Joe Biden signs landmark gun safety bill into law, saying it will ‘save a lot of lives’

Bipartisan Safer Communities Act marks first major gun reform bill in three decades

Biden signs historic gun bill into law on 'monumental day' for US
Leer en Español

President Joe Biden signed into law the first major piece of federal gun reform legislation in three decades on Saturday morning, saying it would “save a lot of lives.”

The historic bill, which includes provisions to help states keep guns out of the hands of those deemed to be a danger to themselves or others, was passed in the Senate in a late-night vote on Thursday following bipartisan talks between Democrats and Republicans, including minority leader Mitch McConnell. It passed in the House by 234-193, including14Republicans voting with Democrats.

"This is a monumental day," Mr Biden said at the White House on 25 June.

The Bipartisan Safer Communities Act includes a provision to expand federal background checks so that firearms retailers will be obliged to examine the state and local juvenile and mental health records of prospective customers aged 18 to 20.

It also partially closes a so-called “boyfriend” loophole that adds “serious” dating partners who are convicted of domestic abuse to a list of offenders who would not be able to access firearms, and adds their names to the FBI’s National Instant Background Check System.

The law previously only applied to domestic violence offenders who are married, live with, or have a child with a survivor.

The legislation also funds programmes to encourage states to adopt so-called “red flag laws” that allow law enforcement to obtain court orders to prevent a person who might pose a threat to themselves or others from obtaining a firearm.

The bill, marking the largest gun reform package in Congress since the expiration of an assault-weapons ban in 2004, falls short of what the president and Democrats have demanded in recent decades to curb the proliferation of high-powered weapons in the wake of daily mass shootings and school massacres.

Members of Congress negotiated the terms of the bill following the racist killings of 10 Black people inside a supermarket in Buffalo, New York and the massacre of 19 schoolchildren and two fourth-grade teachers at an elementary school in Uvalde, Texas.

“While this bill doesn’t do everything I want, it does include actions I’ve long called for that are going to save lives,” the president said. “Today, we say more than ‘enough.’ ... This time, when it seems impossible to get anything done in Washington, we are doing something consequential.”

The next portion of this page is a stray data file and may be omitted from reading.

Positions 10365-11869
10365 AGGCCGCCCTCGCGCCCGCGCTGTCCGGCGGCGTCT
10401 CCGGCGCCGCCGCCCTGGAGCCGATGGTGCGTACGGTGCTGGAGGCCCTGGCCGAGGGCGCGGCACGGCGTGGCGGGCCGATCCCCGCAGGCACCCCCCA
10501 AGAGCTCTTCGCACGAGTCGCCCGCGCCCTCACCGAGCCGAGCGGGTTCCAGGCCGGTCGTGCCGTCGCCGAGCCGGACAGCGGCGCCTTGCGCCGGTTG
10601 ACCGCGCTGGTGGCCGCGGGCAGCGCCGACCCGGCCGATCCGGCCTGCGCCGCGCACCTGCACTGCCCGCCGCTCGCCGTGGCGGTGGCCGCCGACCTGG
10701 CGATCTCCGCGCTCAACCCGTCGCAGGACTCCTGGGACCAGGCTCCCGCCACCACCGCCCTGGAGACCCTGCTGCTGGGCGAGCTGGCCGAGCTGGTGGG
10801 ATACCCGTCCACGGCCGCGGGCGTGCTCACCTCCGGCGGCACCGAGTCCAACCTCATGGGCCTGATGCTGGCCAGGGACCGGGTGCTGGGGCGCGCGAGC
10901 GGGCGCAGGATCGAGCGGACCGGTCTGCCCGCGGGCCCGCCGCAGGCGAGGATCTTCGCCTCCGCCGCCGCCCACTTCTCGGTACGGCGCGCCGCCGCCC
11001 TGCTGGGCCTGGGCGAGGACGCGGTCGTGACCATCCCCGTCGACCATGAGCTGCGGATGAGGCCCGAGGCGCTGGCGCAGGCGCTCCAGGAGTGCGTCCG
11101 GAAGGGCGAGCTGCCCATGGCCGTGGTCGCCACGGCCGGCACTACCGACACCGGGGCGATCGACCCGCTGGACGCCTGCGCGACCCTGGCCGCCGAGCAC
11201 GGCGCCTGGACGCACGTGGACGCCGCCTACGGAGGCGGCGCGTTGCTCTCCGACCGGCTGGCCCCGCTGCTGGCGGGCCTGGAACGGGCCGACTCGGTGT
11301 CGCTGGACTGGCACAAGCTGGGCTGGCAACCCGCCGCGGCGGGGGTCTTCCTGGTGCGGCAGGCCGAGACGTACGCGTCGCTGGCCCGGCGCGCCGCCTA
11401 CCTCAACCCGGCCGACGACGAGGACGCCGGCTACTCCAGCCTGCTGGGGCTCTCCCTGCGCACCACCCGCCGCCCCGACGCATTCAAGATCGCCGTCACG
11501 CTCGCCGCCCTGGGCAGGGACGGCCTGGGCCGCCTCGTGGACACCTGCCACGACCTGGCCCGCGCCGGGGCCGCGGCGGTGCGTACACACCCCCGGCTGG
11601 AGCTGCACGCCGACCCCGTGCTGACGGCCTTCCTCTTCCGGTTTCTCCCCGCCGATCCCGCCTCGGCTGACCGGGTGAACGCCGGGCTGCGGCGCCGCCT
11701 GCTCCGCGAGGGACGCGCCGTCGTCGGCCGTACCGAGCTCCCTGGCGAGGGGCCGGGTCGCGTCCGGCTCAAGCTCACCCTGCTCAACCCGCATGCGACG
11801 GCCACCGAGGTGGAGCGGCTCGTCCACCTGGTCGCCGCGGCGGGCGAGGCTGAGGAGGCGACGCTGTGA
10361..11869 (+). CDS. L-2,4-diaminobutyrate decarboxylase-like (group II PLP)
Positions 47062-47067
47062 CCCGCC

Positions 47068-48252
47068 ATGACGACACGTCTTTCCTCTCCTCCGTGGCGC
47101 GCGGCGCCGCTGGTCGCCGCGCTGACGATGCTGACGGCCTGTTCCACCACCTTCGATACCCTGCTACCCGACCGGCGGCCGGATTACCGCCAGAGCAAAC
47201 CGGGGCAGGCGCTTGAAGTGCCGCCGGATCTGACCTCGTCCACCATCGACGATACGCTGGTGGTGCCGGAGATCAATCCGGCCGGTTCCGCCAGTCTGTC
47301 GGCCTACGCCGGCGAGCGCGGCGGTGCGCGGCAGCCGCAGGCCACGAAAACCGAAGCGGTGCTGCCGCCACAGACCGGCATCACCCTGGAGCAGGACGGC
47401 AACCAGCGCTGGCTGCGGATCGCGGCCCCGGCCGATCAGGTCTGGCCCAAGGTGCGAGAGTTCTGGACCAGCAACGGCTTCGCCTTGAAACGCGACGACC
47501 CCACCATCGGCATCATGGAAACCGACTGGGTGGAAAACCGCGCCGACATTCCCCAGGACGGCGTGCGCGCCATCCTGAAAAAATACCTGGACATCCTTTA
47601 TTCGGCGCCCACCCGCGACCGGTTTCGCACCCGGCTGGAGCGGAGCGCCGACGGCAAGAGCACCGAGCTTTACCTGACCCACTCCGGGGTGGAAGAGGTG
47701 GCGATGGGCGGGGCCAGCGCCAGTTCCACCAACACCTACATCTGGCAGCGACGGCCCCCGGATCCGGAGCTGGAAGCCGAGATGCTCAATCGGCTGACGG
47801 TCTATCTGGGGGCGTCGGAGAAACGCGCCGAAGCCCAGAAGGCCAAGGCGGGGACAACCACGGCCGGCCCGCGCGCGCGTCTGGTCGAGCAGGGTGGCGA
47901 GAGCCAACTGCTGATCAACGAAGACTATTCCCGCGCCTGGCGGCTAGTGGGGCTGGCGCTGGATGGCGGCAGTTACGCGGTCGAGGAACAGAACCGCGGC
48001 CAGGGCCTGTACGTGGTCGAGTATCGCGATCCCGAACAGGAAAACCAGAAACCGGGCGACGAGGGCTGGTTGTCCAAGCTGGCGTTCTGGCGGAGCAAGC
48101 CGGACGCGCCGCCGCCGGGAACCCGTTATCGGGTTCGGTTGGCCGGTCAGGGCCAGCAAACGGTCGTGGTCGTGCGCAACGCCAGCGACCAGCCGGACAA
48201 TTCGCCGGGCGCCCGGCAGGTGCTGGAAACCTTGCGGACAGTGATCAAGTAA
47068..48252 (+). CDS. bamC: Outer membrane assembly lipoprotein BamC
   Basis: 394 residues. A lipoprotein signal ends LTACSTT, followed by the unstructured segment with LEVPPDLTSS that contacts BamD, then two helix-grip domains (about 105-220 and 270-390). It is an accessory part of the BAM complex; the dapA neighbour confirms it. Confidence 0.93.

Register for free to continue reading

Registration is a free and easy way to support our truly independent journalism

By registering, you will also enjoy limited access to Premium articles, exclusive newsletters, commenting, and virtual events with our leading journalists

Please enter a valid email
Please enter a valid email
Must be at least 6 characters, include an upper and lower case character and a number
Must be at least 6 characters, include an upper and lower case character and a number
Must be at least 6 characters, include an upper and lower case character and a number
Please enter your first name
Special characters aren’t allowed
Please enter a name between 1 and 40 characters
Please enter your last name
Special characters aren’t allowed
Please enter a name between 1 and 40 characters
You must be over 18 years old to register
You must be over 18 years old to register
Opt-out-policy
You can opt-out at any time by signing in to your account to manage your preferences. Each email has a link to unsubscribe.

By clicking ‘Create my account’ you confirm that your data has been entered correctly and you have read and agree to our Terms of use, Cookie policy and Privacy notice.

This site is protected by reCAPTCHA and the Google Privacy policy and Terms of service apply.

Already have an account? sign in

By clicking ‘Register’ you confirm that your data has been entered correctly and you have read and agree to our Terms of use, Cookie policy and Privacy notice.

This site is protected by reCAPTCHA and the Google Privacy policy and Terms of service apply.

Register for free to continue reading

Registration is a free and easy way to support our truly independent journalism

By registering, you will also enjoy limited access to Premium articles, exclusive newsletters, commenting, and virtual events with our leading journalists

Already have an account? sign in

By clicking ‘Register’ you confirm that your data has been entered correctly and you have read and agree to our Terms of use, Cookie policy and Privacy notice.

This site is protected by reCAPTCHA and the Google Privacy policy and Terms of service apply.

Join our new commenting forum

Join thought-provoking conversations, follow other Independent readers and see their replies

Comments

Thank you for registering

Please refresh the page or navigate to another page on the site to be automatically logged inPlease refresh your browser to be logged in